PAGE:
The African Setting
In South Africa where I was born, in fact, throughout most of the continent, the people have long known and believed in the existence of a Supreme Being and referred to Him by their various linguistic names. To them He was the creator and preserver of all things whose abode was somewhere up above. This God, they felt, was vitally interested in all human affairs. While they believed that at death everyone goes to God in the spirit, they did not believe in resurrection and judgment. They also believed that the spirits of the dead irrespective of their life and conduct while on earth had special contact with this God as their mediators and intercessors: They knew absolutely nothing of Jesus Christ. All evil deeds were punished in this life by way of retribution and not in the hereafter.
The Early Missionary
The first foreign missionary found the African people steeped in superstition and darkness. Tribal wars and conquests were rampant. It took years for the light of the Gospel to penetrate. No sooner had the messengers of God come, however, than greedy conquerors also arrived; a fact that was somehow associated with the missionaries. This made the task of evangelizing in Africa a very slow and sometimes hopeless process. Besides bringing Christ to Africa the missionary also had the task of learning and reducing the African languages and dialects into writing. This led to the establishment of schools and, later, of colleges.
Church Membership as a Substitute for Salvation
Education plus the dynamic Western culture as well as superior weapons attracted quite few Africans. Many professed Christianity but, alas, lacked true knowledge of salvation. The finished work of Christ on the Cross was more or less buried in sacraments instead of being a matter of faith and experience. Many rules and laws had to be introduced and thus the Gospel became something more negative than positive. Weak and uncertain church membership was often the case. Professor Busia of Ghana put it: “The Gospel of Christ or Christianity did not penetrate the heart and soul of the Africans but was taken as a better religion and as a covering without blasting the old.” The African accepted Christianity as a better religion with better advantages. The sweetness of God’s love in providing salvation through atonement was missed completely.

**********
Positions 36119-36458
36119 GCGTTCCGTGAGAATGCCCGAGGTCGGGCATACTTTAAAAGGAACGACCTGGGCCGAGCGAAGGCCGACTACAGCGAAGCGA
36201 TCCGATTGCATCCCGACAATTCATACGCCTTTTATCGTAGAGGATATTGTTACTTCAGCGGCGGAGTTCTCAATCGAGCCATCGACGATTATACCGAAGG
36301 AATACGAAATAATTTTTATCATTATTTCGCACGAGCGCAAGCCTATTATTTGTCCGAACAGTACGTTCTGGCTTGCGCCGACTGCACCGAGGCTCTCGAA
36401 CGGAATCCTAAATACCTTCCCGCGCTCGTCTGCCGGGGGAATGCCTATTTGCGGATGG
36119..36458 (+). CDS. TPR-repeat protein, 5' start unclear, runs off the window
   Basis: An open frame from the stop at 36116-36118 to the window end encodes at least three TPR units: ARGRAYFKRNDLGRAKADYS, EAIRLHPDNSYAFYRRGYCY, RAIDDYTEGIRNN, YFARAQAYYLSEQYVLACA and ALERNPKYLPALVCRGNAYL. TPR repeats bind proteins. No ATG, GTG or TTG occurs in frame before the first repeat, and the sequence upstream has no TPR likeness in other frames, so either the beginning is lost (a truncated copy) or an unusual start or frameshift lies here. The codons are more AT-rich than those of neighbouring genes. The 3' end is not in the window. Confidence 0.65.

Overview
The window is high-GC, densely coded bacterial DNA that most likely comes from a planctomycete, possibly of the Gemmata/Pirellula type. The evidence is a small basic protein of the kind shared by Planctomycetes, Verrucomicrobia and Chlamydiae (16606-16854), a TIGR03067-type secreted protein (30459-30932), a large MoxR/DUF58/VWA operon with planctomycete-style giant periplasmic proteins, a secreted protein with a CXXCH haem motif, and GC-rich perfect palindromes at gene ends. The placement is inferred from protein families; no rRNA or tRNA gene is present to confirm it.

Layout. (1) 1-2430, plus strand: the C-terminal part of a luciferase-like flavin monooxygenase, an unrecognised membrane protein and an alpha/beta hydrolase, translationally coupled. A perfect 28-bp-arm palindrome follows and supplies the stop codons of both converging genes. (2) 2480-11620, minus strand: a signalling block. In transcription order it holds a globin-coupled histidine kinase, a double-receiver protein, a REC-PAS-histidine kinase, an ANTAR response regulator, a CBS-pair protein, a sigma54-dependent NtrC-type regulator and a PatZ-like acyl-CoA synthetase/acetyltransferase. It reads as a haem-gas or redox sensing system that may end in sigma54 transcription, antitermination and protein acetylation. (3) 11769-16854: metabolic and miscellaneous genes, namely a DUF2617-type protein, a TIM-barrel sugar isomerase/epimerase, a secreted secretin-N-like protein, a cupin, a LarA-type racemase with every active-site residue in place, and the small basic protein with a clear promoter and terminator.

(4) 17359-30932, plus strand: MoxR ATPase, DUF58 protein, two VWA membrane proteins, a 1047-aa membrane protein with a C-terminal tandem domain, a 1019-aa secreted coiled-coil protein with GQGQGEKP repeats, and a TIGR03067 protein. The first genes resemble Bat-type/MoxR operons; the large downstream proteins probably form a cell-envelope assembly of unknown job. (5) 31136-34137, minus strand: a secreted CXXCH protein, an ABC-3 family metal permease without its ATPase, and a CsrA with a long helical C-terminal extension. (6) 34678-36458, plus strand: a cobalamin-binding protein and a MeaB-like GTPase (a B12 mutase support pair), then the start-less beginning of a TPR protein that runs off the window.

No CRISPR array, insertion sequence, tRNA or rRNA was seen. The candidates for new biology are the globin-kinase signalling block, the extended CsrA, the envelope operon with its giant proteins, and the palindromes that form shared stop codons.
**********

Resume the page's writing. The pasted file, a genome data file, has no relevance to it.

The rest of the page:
Apathy and Suspicion
Western conquest, and colonialism caused the Africans to blame Christianity for the loss and destruction of their tradition and culture. Strong opposition, apathy and suspicion resulted and a formidable barrier developed between Christians and non—Christians. The daily contacts and dealings with certain white colonists did nothing to improve the situation. Nonetheless, even if slowly, God’s work made progress.
Communistic tendencies and propaganda took advantage of this deficiency - magnified it, in fact. They told the proletariat that capitalists invented the idea of God in order to protect themselves and their wealth. Against this kind of background we are called to preach Christ who is the heart and center of evangelism. Africa is at the crossroads, being torn by nationalism, Communism, Mohamedanism, racism and animism. What a privilege it is to prove the power of the Gospel in Africa! Christ is the answer!
Bigotry and prejudice, often fired by politics and race consciousness, resulted in a multiplicity of religious groups throughout the continent. In some parts of Africa it is quite difficult to get denominational cooperation for an evangelistic crusade - there are signs here and there, however, of growing ecumenical awareness.
The Preacher and His Message in Evangelism
1. A born-again Spirit—filled preacher cannot be replaced by a man—made or college—produced orator who has no definite experience with God.
2. The evangelistic preacher must have deep-rooted convictions concerning the deity of Christ, the efficacy of the shed blood of Christ and. all else that comprises sound evangelical doctrine.
3. He must be trained in the Word of God in order to know what he is presenting to the masses, and to know why, when and how to preach.
4. My experience has shown that sincerity, intelligence and courage win the support of even the most stolid and prejudiced listeners. Dependence upon rhetoric, eloquence and psychology brings only temporary results.
5. Unless a preacher in Africa has a definite call from God and a genuine commission to save the lost souls of his fellow— men, he will be caught up in the snares of materialism, nationalism and political upheaval.
6. Preachers who lose fellowship and communion with God but continue a program of artificial, commercial evangelism have no lasting spiritual results or abiding fruit. The preacher who fellowships with God in prayer will draw the masses like a magnet.
Mass Evangelism in Africa